Types of Firearms Training in Florida

Jan 15th 2018

Types of Firearms Training in Florida

Firearms training is recommended for all gun owners and enthusiasts and required for concealed carry licenses. Six Maritime offers several gun training classes beyond a basic skills course for shooters of all levels to improve their skills and knowledge.

Firearm Handling Skills

Firearm handling skills are the fundamental basis for any gun owner or gun enthusiast. Training in this area includes loading and unloading the firearm, sight alignment and sight picture, and other fundamental skills. Depending on the course for gun training in Gainesville you choose, a firearm may or may not be fired. Muzzle discipline and target analysis will be included in live fire training. Here are three drills to practice your firearm handling skills regardless of experience and skill level.

Dry Fire

Dry firing gives practice and improvement on trigger control without a cartridge or shell in the firearm’s chamber. This drill is a good way to overcome flinching as the firearm fires.

Near-Middle-Far

Using three targets at three different ranges, you’ll take one shot at each starting with the target closest to you. After three shots, reverse and take a single shot at each beginning with the furthest target. The near-middle-far drill requires you to correct the sight picture with each shot. Over time this forces the shooter to use the front sight more quickly, improving accuracy.

Breath Control

Though rifle shooters generally benefit the most from breath control, anyone using a firearm will find their shot accuracy improves through this drill. Keep any technique you use to breathe simple and focus on your breath and bringing in an ample amount of oxygen.

Training Using Decision-Making

Training using decision-making takes what is learned in a classroom setting and applies it to live scenarios and situations. As a gun owner, being able to combine judgment and skills in a real-life situation may never happen, but if it does, you want to know what to do. Scenarios covered in this type of training include shoot/no shoot, moving to cover after selecting an appropriate area, threat identification and prioritization.

Training In Combined Skills

Combined skills takes the skills learned in basic firearm handling and decision-making and puts them together in various scenarios and situations. It can be through moving and shooting, defensive tactics and shooting, or another combination of skills. Many agencies, such as law enforcement, use training in combined skills to ensure all members have training in a specific scenario.

Advanced Skills Training

Advanced skills training delves into different scenarios for specific situations, such as a hostage negotiation for an agency. Examples of areas covered in an advanced skills training course are threat mitigation, unarmed defense, situational awareness, and confrontation avoidance.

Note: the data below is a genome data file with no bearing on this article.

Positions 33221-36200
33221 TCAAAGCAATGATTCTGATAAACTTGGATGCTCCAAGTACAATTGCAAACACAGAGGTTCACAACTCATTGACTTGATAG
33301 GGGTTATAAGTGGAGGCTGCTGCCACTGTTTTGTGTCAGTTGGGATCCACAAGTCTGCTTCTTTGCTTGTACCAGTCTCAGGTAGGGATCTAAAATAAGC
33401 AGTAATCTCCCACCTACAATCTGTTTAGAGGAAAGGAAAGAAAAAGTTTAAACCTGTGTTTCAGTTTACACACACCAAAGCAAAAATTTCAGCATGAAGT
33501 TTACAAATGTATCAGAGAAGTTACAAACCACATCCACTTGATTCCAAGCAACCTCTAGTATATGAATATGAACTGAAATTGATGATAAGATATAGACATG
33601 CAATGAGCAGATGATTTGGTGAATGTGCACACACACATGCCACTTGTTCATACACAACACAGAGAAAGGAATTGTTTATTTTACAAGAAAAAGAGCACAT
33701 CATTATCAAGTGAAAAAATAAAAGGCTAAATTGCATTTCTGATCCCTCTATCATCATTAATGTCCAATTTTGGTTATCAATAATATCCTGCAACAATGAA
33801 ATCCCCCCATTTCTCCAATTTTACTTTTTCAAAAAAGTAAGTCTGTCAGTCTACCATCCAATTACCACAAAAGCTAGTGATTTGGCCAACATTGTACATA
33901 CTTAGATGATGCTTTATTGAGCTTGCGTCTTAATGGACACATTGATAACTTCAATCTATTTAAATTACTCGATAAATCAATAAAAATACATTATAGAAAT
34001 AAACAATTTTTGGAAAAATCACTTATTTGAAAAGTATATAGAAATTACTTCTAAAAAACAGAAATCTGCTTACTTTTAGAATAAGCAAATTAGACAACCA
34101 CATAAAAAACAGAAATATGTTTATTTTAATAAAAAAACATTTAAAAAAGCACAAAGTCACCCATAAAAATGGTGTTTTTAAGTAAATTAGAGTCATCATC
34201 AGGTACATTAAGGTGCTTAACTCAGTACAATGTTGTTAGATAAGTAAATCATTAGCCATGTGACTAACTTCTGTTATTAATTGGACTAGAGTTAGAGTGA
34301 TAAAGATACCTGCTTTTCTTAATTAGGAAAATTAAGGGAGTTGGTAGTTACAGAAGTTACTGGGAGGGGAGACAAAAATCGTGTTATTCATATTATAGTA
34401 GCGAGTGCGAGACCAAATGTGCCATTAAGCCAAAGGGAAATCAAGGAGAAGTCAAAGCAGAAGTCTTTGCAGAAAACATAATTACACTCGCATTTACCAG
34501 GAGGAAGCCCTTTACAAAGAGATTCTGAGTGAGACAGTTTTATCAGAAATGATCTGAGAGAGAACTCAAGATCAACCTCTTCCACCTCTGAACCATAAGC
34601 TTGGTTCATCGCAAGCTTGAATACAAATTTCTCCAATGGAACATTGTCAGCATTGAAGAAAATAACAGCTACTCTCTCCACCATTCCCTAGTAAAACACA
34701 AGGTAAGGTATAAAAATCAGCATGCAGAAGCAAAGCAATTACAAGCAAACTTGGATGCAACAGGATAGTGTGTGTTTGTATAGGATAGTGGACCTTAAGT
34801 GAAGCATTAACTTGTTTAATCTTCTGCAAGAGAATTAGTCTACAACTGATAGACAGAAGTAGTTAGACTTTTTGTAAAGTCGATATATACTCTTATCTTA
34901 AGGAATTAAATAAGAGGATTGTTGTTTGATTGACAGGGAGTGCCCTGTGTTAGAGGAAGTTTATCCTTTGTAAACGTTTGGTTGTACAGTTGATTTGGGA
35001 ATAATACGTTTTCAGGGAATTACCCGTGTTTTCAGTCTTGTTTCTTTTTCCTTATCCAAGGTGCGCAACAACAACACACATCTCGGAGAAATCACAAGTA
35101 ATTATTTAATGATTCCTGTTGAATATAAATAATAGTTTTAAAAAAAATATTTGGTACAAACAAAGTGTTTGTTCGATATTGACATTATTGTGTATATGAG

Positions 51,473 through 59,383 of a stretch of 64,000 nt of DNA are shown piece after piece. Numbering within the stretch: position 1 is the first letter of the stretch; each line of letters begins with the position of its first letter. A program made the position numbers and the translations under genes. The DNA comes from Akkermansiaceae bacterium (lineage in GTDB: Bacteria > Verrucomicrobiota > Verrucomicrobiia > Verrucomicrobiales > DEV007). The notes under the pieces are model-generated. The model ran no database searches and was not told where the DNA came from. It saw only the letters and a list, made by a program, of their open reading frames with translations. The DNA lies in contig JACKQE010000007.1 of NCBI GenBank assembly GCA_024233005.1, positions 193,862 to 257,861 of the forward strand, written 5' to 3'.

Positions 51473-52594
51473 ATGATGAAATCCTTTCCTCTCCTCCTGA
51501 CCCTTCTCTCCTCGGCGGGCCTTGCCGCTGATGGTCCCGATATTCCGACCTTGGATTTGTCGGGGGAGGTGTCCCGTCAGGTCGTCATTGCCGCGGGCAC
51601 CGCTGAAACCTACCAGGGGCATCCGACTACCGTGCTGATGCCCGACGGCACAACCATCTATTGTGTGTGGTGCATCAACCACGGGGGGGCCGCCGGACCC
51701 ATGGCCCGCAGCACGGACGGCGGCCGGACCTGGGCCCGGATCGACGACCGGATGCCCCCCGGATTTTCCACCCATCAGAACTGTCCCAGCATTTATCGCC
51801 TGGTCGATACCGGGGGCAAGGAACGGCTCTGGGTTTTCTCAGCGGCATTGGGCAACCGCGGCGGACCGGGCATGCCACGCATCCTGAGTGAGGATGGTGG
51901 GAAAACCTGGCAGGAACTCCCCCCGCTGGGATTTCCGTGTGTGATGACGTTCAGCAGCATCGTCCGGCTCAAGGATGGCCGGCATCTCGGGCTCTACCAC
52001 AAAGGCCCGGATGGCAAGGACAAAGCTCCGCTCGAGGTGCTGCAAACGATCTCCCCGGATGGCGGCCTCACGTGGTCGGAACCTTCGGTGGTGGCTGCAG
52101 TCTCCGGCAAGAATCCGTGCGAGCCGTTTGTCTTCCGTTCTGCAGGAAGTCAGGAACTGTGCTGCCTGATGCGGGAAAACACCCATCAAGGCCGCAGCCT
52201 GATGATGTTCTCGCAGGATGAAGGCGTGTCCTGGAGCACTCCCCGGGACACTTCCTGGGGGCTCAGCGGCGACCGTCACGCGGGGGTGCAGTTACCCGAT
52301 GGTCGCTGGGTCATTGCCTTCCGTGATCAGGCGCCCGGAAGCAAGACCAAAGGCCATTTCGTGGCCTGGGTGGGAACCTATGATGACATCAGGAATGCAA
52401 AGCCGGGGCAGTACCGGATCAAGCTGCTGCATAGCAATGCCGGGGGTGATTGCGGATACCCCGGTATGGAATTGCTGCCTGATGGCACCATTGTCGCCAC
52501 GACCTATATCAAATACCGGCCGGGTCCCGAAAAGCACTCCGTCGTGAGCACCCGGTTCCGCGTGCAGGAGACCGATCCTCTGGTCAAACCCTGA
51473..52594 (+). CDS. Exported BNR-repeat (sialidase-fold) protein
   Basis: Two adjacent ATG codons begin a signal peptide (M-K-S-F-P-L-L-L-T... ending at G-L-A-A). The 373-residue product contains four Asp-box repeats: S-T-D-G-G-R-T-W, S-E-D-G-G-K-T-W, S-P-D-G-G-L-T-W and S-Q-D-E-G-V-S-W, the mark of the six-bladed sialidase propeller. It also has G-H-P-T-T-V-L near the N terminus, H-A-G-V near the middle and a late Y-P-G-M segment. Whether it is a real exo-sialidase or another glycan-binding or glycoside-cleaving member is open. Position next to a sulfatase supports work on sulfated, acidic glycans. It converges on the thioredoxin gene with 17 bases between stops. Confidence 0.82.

Safety When Training Alone & On The Range

Whether some time has passed since you took a gun safety course or you’re looking to get a headstart on information, here are some tips on staying safe when training alone and on the range.

Training Alone

When you practice firearms training alone, such as at your home, it’s up to you to follow the safety guidelines and practices learned during gun training classes.

Only Point At Your Intended Target

This can be considered the most basic safety rule. If there was an accidental discharge, no injury or damage would be possible as long as the gun was pointed in a safe direction. However, this rule should be followed even when the firearm is unloaded.

Keep A Firearm Unloaded When Not In Use

Not only does an unloaded firearm reduce the risk of an accident while you’re handling it, but the risk also drops dramatically for other people and property. Always open the action and check the chamber before handing a firearm to another person.

Know Your Target & What’s Beyond It

If you happen to miss your target, what could the bullet strike well beyond it? Depending on the firearm used and type of bullet, slug, or cartridge, it can at least travel 500 yards with some upwards of three miles.

On The Range

Etiquette and safety go hand-in-hand when firearm training on the range. Make a good impression on fellow gun owners and enthusiasts by following these tips.

Stay Up On The Shooting Line

By staying up on the shooting line, you’re closer to the target and not firing from behind those who are up on the line.

Use A Shooting Bag

Carrying your gun and shooting gear in a shooting bag isn’t only for your convenience, but yours and others around you’s safety.

Put Your Best Foot Forward

This is literal and figurative. You’ll want to put your best foot forward on the shooting line when you take a shot, but not when you turn around from the line. At any time turning around is necessary, put your gun on the table facing down range then turn around.

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